A collaborative reflection by Serena Morales & Devshikha Bose
In Lewis Carroll’s Through the Looking Glass, Alice wondered what the world was like on the other side of the mirror. Brave, wasn’t she? When she stepped through the looking glass to an alternative world, she noticed a different version of her environment–colorful, chaotic, surprising, enigmatic.
The only way Alice could read her new circumstance was by holding it up to a mirror.
At the end of a remarkable year, we propose a pause in front of the looking glass of our teaching. Not one of those yeah-I-guess-this-looks-ok mirror drive bys, but a shoulders-squared, full-twirl-in-the-outfit kind of reflection that lasts so long we both critique and admire.
Teaching during a pandemic certainly qualifies as an alternative world, and we may have spent so much time adjusting to the new environment that it was hard to see, really see, what was going on. We became inventors because our survival as teachers depended on our ability to adapt: we didn’t have a choice.
Circumstances shoved us through a mirror: we overhauled courses, learned technologies, shifted our teaching to unfamiliar settings, rewrote assessments, changed feedback processes, and shifted learning expectations. There are things we did because we had to and which we would not have considered otherwise.
Some processes were stop-gap measures that will not follow us into the future, but what if there are kernels of fabulous in all of the chaos? What if, in the middle of the strain and stress, opportunity danced by, dangling little pretties that helped students learn better or make teaching more effective?
Here is an opportunity to notice which teaching practices served us well, and which we are content to leave behind.
We offer 10 reflection questions to ponder in the final weeks of the semester. You might want to think through these items on your own, with teaching friends and colleagues, or with your school leadership.
We have shared our own reflection here, in italics, as a transparent guide for your own musings.
1. What practices, processes, or protocols emerged in your teaching because you had no other choice in the teaching situation?
The pandemic made us realise that teachers and students need to be prepared for learning continuity in future health and natural disaster emergencies–training wheels off!. We learned to flex between various learning modalities — online synchronous and asynchronous, in-person, and hybrid. For example, the Interactive Reading Notebook and FlipGrid helped replace deep discussion that would have happened during class. We hope to continue using these tools that facilitate learning in case social distancing is required in future.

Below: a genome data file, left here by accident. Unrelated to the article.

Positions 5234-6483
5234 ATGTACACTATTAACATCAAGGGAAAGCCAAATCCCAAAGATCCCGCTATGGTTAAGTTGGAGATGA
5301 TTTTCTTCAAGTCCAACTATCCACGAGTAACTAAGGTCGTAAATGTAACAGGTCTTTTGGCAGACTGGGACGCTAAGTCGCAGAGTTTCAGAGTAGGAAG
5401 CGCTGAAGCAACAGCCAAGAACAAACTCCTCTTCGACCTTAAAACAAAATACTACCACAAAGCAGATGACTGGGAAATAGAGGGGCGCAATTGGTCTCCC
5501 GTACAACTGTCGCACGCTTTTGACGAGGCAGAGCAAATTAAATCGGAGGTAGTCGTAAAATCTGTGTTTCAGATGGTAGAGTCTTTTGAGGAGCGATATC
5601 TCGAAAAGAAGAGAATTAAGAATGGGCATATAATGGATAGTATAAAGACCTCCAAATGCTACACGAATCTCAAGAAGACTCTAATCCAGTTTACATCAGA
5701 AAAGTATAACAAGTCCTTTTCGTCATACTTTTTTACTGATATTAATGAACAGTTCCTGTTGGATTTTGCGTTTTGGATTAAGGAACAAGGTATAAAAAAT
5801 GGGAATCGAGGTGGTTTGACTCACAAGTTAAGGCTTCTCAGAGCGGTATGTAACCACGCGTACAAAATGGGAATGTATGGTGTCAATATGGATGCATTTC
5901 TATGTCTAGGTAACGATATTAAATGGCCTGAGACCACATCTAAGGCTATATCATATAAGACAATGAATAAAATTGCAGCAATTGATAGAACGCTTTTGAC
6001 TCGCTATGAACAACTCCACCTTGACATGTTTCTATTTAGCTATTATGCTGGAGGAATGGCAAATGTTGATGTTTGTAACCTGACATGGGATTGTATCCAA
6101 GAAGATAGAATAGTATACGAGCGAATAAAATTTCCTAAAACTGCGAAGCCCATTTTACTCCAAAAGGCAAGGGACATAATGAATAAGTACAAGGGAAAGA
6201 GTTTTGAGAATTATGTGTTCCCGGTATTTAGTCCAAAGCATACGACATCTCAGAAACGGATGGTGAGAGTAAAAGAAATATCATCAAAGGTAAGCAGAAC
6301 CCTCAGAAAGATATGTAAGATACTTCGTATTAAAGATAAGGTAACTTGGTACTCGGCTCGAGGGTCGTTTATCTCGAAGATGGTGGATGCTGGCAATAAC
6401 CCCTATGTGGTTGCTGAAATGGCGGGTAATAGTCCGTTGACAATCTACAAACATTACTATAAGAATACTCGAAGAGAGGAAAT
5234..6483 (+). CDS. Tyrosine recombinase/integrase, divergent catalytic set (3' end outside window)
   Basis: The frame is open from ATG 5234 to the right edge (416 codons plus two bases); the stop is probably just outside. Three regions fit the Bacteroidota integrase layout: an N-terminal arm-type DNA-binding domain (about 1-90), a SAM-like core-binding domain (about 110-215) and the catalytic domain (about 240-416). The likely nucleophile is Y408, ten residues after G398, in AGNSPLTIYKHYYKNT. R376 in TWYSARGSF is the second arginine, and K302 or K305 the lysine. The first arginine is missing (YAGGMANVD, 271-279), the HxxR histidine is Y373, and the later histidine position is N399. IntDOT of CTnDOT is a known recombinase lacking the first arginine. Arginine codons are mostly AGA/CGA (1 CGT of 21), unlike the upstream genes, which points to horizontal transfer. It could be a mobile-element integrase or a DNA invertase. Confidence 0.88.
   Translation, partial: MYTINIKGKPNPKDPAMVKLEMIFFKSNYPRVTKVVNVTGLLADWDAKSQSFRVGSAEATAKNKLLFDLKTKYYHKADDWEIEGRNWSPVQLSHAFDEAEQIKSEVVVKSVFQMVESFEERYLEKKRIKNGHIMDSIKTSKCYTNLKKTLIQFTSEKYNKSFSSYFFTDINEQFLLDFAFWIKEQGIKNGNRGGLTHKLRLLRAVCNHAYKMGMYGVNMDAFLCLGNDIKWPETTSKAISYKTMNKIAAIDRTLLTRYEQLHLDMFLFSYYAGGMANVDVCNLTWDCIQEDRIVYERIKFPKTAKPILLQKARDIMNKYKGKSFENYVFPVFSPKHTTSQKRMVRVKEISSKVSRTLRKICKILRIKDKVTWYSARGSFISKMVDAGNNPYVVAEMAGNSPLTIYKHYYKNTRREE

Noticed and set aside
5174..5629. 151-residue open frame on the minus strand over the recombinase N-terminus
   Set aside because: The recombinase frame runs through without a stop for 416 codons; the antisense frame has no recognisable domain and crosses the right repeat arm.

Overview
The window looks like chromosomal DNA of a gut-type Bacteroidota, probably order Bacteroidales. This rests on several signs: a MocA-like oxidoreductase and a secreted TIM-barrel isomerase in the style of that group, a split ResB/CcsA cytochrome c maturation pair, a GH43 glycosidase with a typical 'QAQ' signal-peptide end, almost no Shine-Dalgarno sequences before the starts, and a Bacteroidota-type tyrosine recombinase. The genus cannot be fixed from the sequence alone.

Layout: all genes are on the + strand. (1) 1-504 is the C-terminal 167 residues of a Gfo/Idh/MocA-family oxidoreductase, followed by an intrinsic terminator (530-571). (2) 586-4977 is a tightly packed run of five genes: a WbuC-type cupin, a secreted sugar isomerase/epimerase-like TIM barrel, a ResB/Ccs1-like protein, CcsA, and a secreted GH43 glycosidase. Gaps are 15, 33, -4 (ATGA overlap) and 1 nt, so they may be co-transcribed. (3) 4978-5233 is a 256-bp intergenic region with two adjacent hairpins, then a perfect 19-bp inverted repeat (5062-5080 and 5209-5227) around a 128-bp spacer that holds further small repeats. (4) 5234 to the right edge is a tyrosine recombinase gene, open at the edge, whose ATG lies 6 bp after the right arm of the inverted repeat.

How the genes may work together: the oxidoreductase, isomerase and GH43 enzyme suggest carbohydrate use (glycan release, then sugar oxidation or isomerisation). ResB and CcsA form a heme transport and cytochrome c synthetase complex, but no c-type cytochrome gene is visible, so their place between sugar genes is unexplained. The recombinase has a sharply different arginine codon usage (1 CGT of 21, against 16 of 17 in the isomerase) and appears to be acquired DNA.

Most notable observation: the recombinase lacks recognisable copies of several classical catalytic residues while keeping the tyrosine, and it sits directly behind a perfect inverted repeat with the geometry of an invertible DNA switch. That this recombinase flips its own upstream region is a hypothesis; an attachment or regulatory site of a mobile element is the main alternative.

2. Which of those practices invited students to engage with content in a new way?
Before the pandemic, many students were reluctant to complete pre-class reading and watch resource videos, but learning remotely during the pandemic made such preparatory activities the norm! Online synchronous time with the teacher was used more valuably for active learning, engagement with content, and problem solving with the teacher’s help. Going forward, we hope students know how they can be active agents in their learning.
3. Which of those practices encouraged collaboration between students?
The social distancing requirements of the pandemic led to increased use of various technology tools that facilitated long distance collaboration. Google Workspace based apps like Google Docs, Slides, Lucid Charts, Meet as well as other video conferencing tools like the omnipresent Zoom (gah!) continue to be popular means of virtually bringing people together, asynchronously and synchronously. Padlet is also a great tool for facilitating both synchronous and asynchronous collaboration. We want to remember these.
4. In what ways did those practices provide support for reluctant or struggling learners?
The pandemic may have made the struggles more difficult for some, but it also opened space for teachers to provide one-on-one support to students who may not have been seen in a face-to-face class. It is now “normal” for a teacher to virtually reach out to a struggling student via Zoom or chat, as long as the student has access to the internet and a device.